So bye, bye, Miss American Pie
Drove my Chevy to the levee but the levee was dry
And them good ole boys were drinking whiskey ‘n rye
Singin’ this’ll be the day that I die
This’ll be the day that I die.
– Don McLean
Monday 13 November
Lake Placid, New York
We’ve made it to Lake Placid – population, around 2500 people – a beautiful village deep in the heart of the picturesque Adirondack Mountains of upstate New York. We’re about five hours’ drive from New York City, around two hours from the state capital, Albany, six hours from Buffalo, up near the Canadian border, and much closer than that to Montreal, Quebec: just two hours.
For those unaware, Lake Placid (where we have two full days) had hosted two Winter Olympic Games, in 1932 and 1980, and is most famous for the Miracle on Ice hockey game that happened here between the United States and the USSR in February of 1980. For that reason, the town has become something approaching US hockey mecca, and many make the pilgrimage here to see where the game happened. More on that tomorrow.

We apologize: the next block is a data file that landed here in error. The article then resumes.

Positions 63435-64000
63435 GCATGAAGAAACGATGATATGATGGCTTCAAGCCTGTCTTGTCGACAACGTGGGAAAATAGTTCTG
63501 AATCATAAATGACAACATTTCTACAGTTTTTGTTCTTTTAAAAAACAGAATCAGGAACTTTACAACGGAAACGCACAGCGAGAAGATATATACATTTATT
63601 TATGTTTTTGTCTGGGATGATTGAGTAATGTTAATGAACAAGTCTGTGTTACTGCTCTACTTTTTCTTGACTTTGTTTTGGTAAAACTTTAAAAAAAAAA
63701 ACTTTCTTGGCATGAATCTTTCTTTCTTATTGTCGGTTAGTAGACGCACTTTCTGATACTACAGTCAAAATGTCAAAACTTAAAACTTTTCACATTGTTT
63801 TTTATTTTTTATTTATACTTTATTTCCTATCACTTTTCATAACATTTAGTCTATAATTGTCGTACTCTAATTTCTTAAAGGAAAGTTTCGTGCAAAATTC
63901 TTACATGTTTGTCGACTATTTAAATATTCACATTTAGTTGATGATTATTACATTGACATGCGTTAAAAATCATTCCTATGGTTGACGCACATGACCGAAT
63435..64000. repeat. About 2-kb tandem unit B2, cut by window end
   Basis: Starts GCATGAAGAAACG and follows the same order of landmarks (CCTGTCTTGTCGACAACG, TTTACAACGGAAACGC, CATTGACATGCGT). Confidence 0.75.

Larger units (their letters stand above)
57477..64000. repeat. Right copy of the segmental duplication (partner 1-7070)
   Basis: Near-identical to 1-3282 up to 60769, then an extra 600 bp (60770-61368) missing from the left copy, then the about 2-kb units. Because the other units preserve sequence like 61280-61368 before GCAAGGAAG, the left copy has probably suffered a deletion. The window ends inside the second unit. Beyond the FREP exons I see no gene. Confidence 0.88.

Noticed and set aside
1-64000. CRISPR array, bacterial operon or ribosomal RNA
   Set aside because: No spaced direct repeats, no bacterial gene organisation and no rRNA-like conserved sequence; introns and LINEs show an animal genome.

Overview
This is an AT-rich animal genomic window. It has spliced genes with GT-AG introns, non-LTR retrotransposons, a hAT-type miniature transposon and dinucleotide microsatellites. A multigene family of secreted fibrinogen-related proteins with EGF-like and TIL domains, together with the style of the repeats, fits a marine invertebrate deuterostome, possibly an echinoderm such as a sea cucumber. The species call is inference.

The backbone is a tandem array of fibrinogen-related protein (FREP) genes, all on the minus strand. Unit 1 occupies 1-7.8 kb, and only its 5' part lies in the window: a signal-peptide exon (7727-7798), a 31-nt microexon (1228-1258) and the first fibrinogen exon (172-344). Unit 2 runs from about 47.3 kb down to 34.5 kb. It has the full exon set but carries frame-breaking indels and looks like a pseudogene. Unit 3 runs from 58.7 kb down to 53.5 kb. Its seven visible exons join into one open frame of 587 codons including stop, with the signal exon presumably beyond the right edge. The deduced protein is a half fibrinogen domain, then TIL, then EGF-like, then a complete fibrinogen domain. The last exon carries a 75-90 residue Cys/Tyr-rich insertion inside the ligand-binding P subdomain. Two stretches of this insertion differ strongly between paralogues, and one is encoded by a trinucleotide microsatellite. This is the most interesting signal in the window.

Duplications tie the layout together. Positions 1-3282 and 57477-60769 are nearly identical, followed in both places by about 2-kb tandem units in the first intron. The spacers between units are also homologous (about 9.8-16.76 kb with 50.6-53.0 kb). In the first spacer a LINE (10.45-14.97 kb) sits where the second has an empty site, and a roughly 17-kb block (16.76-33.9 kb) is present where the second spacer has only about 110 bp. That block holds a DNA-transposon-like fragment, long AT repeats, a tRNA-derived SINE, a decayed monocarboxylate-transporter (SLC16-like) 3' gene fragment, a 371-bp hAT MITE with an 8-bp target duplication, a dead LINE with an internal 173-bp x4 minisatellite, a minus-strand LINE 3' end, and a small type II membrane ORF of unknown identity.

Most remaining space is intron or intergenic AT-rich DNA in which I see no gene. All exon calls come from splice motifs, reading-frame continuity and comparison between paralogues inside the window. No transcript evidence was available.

Nearby, is Whiteface Mountain, some of the best skiing east of the Rockies, and where downhill competition for the 1980 Winter Olympics took place. The actual Lake Placid is nearer to Whiteface than the town where we are. Lake Placid village instead sits on the shores of Mirror Lake. Confused yet?
We are in another AirBNB rental, about ten minutes’ walk from picturesque Main Street. It’s a full apartment, part of a multi-storey house. The owners live above us. It’s very warm and very cosy, complete with an outdoor deck that, considering that it’s been snowing most of the day here – not to mention sporadically on the way up), and that the temperature isn’t supposed to get above 4 degrees Celsius all week, just about, I don’t think we’ll be using it. No word on whether mum will have dad out there cooking on the BBQ!
Unfortunately, there will be a scheduled power outage tonight, commencing in just a few minutes, and it’s expected that we’ll be without electricity until sometime tomorrow morning. Heck of a way to welcome us to the town. We were provided with a kerosene heater, candles, torches and extra blankets to keep us warm once the power conks out, and I can definitely see an early night in my future.